While the other matadores maintained solemn expressions during their formal parade into the plaza, Eloy Cavazos, the 5'-2" “Little Giant,” sauntered along as if he were on his way to pick up his best girl for the junior prom.
As he would throw back his head, smile, flash his dimples, and challenge 1,000 pounds of brave bull, the crowds went wild. Men envied him; women wanted to mother him; and young girls screamed at the apparent David & Goliath confrontation that was developing on the sand.
But, when he raised the sword, a hush would overcome the entire plaza. Eloy would literally throw himself over the horns, usually delivering a perfect estocada. In spite of his elfin stature, he was one of the finest swordsmen in the world.
Later, during his triumphant turn of the ring, the aficionados would smother him in flowers, wineskins, and an occasional baby bottle. His ebullient personality, flashing dimples, and legendary courage made him one of the most popular toreros of the Mexican scene from the late-1960s through the new millennium. Eloy’s charismatic presence engulfed the plazas de toros.
He was born in Monterrey, Mexico, Aug. 25, 1950. From the beginning, bullfighting was the dominant factor in his life. His father was the live-in guard at Plaza de Guadalupe, the home town bullring. Thus, Eloy was constantly surrounded by toreros. But, he was always so short, most people discouraged him from even thinking about being a torero. Eloy, however, knew that he could do it.
When he was only 14, he appeared in more than 100 novilladas. On one afternoon, he fought two bulls, in each of three different plazas de toros. At the end of the day, he commented, “I’m hungry.”
And, in Monterrey, they loved him so much, they re-named one of their bullrings, “Plaza Eloy Cavazos.”
In 1984, following one of the most successful careers in Mexican bullfight history, Eloy Cavazos announced that he would fight one more year, then retire to his ranch, his family, and his various investments. The bulls had made him wealthy, but it was time to call it quits.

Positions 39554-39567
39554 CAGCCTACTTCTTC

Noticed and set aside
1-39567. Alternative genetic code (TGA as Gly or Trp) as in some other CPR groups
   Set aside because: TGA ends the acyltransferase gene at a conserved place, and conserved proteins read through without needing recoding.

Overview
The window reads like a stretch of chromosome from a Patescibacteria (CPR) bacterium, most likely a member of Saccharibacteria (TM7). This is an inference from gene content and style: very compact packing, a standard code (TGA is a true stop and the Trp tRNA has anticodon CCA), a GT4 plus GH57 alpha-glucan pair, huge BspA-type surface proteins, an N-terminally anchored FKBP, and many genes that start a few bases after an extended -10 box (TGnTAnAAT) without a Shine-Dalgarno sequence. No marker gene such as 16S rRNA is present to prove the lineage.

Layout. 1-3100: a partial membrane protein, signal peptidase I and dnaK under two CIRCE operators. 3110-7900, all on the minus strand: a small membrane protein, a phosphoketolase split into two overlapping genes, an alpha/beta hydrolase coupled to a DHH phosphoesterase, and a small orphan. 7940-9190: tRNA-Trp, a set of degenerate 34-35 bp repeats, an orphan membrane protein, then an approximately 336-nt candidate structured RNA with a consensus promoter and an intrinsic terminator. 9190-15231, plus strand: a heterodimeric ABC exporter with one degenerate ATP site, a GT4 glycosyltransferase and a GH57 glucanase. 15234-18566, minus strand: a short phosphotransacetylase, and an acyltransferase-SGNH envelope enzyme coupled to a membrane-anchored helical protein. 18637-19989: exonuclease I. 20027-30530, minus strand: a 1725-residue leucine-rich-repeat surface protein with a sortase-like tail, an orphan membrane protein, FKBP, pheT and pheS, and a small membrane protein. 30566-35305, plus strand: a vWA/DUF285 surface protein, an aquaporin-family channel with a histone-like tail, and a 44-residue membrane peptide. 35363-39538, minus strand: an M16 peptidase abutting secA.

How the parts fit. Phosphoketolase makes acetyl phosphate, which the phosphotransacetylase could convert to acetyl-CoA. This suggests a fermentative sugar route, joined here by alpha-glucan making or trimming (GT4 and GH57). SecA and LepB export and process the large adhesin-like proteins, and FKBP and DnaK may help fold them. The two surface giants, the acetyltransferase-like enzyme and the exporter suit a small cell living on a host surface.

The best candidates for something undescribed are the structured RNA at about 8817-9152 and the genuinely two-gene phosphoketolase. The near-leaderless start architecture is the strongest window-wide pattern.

When matadores of the importance of Cavazos retire, they work a final corrida in each of the major plazas de toros in which they have performed, finishing in Mexico City and sometimes a last corrida in the torero’s home town. Such is especially true of matadores from Monterrey, the cradle of Mexican bullfighting.
Eloy’s retirement campaign brought tears to the eyes of the aficionados, including those few journalists who, through the years, had been critical of Cavazos for relying more on his personality than on his talents.
On March 10, 1985, for his retirement ceremony in Mexico City’s La Plaza Mexico, Eloy was the sole matador on a card of six bulls. Two weeks later, for that which he insisted would be the last time that he would dress in the suit of lights, in his beloved home town of Monterrey, the diminutive torero again faced six bulls. At the end of the afternoon, he had cut 12 ears and four tails.
Thereafter, Eloy suffered an illness, which was reportedly the result of eating poorly-prepared, or unsanitary, pork. Surgeons removed parasites from his brain. But, they were unable to remove his gusano, that mythical worm of afición that lives in the belly of every torero and feasts upon his fear. When the fear is removed, as in retirement, it is said that the gusano feasts upon the man.
Eloy’s gusano was getting hungry. To stifle it, he performed in an informal charity festival, and in one of them, suffered the most grave goring of his career. The horn that ripped open his stomach nearly killed him. That would be, he insisted, really his last fight.
During the next couple of years, the rumors persisted that Eloy was bored, and that only his concern for his family was keeping him away from the bulls. But, eventually, the gusano overcame even that barrier. Like the addict who falls off the wagon, Cavazos again began training. In 1987, he announced his return from retirement. And, by 1988, he was back, stronger than ever.
His schedule was limited. He worked only a couple of afternoons a month. But, Eloy’s fans and supporters seemed content. Two corridas a month is better than no Eloy, at all. And, he was performing better than he had, even before his short-lived retirement. Those new aficionados who saw him for the first time were amazed at the ease with which the tiny maestro dominated his bulls, and especially the way that he killed.
How long would he continue? How many seasons would the Little Giant perform, before again retiring? Those were questions that everybody pondered. But, all found reason to rejoice in the fact that Eloy Cavazos had returned, and they were enjoying it while it lasted.
Well, that time has arrived. Cavazos has announced that the 2008 season will be his last. It will marking his 44th year as a Matador de Toros. Does he really mean it, this time? Will he make still another return to the rings? Those are questions that only Eloy can answer, and only time will reveal the truth.